One of the more unique series that started airing in the past winter season (not that that says much since more than half of them were sequels, but okay) was Genji Monogatari: an adaptation of a novel that’s about 1000 years old by now. While that sounds a bit strange at first, the unique flavour comes from the director Osamu Dezaki, who managed to turn this series into a feast for the senses, although it’s obviously not for everyone.
Genji Monogatari is romance. It’s about a prince called Genji who ends up screwing countless of women, call him the Japanese version of Don Juan if you want. This anime stands out because of its specific style of storytelling: the pacing is kept tight, with a lot of focus on emotions and bringing these out of the viewer and the characters. The animation is full of visual effects, and overly present filters and sparkling overlays, sound effects are either overly present or kept completely quiet, depending on the situation. And in the end, it works: although only 11 episodes, Genji Monogatari is a consistent emotional ride from start to finish.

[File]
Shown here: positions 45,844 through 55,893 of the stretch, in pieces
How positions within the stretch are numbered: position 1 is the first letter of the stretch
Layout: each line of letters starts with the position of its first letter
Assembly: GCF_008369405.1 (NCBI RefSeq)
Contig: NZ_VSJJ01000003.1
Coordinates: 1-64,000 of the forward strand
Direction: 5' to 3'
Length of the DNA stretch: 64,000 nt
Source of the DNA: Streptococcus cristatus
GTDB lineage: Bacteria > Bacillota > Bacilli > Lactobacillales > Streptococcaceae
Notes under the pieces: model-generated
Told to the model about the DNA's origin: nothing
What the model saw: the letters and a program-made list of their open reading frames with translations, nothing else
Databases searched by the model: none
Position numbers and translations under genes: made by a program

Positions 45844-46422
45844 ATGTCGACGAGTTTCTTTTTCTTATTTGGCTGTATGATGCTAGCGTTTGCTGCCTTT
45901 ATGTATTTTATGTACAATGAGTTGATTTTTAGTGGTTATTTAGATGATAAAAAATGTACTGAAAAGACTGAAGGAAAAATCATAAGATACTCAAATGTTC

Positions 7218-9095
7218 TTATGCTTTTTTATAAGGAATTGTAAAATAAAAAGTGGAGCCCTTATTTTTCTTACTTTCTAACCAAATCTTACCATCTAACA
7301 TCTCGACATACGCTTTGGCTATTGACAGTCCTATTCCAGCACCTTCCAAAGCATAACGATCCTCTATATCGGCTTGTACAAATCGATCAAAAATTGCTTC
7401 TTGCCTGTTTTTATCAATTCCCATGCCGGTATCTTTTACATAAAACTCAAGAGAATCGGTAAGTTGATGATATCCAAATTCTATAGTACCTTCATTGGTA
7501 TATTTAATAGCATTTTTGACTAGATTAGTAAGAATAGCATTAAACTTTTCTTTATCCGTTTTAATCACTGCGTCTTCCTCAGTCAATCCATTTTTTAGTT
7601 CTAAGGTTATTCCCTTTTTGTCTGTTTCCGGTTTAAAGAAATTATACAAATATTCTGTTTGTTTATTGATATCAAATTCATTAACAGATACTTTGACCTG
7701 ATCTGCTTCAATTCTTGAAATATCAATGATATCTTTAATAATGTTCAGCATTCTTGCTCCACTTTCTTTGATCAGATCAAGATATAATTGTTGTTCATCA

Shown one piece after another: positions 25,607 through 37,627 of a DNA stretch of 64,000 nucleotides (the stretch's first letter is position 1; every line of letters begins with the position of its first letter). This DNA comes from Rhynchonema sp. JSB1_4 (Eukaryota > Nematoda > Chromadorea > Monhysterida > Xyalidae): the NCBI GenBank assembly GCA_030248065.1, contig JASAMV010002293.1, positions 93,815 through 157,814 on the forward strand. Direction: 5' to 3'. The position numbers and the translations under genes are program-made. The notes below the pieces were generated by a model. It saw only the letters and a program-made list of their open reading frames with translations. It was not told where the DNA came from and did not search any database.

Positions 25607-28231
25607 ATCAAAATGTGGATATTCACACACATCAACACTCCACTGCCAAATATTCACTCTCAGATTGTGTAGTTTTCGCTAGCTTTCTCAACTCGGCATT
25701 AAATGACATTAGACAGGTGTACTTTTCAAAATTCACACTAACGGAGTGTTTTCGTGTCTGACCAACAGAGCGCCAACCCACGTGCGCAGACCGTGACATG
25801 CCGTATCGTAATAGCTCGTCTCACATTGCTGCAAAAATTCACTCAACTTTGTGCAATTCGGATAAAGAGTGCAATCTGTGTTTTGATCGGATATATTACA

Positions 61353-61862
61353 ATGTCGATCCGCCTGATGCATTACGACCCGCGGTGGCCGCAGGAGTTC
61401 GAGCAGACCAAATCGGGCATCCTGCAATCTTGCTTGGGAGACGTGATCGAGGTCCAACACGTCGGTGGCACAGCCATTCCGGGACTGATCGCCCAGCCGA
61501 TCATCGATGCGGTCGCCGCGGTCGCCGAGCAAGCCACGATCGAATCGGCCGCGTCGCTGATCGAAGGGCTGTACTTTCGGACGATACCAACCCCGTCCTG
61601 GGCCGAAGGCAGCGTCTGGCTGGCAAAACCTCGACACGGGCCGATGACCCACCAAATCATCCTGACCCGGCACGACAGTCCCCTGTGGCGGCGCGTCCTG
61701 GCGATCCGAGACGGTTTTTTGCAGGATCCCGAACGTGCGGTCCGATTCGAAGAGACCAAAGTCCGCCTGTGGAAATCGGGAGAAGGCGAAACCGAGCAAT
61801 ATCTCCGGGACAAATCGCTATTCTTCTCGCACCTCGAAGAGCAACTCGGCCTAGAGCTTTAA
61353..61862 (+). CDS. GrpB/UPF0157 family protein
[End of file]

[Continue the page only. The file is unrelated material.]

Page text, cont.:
But yeah, the style of this series is a double edged sword, because as easy as it is for some to like it, it’s also a style that’s very easy to dislike. The character-designs are nothing like your average bishie or moe cute girl, so if you absolutely need those in your anime, you’re going to find a hard time liking this series. The visual effects can also very easily become grating if you’re used to quiet and simply drawn series.
Still, I personally liked this series a lot, even though I’m not easily impressed by romance shows. A glorified harem show it may be, but the visuals, fast pacing and the fact that in eleven episodes, many years pass that allow us a great look at a period of Genji’s life set this series apart from all the others. If you’re looking for something different (and know Japanese or Chinese, since it’s probably going to take a while for this show to get subbed) then this here is a pretty good recommendation.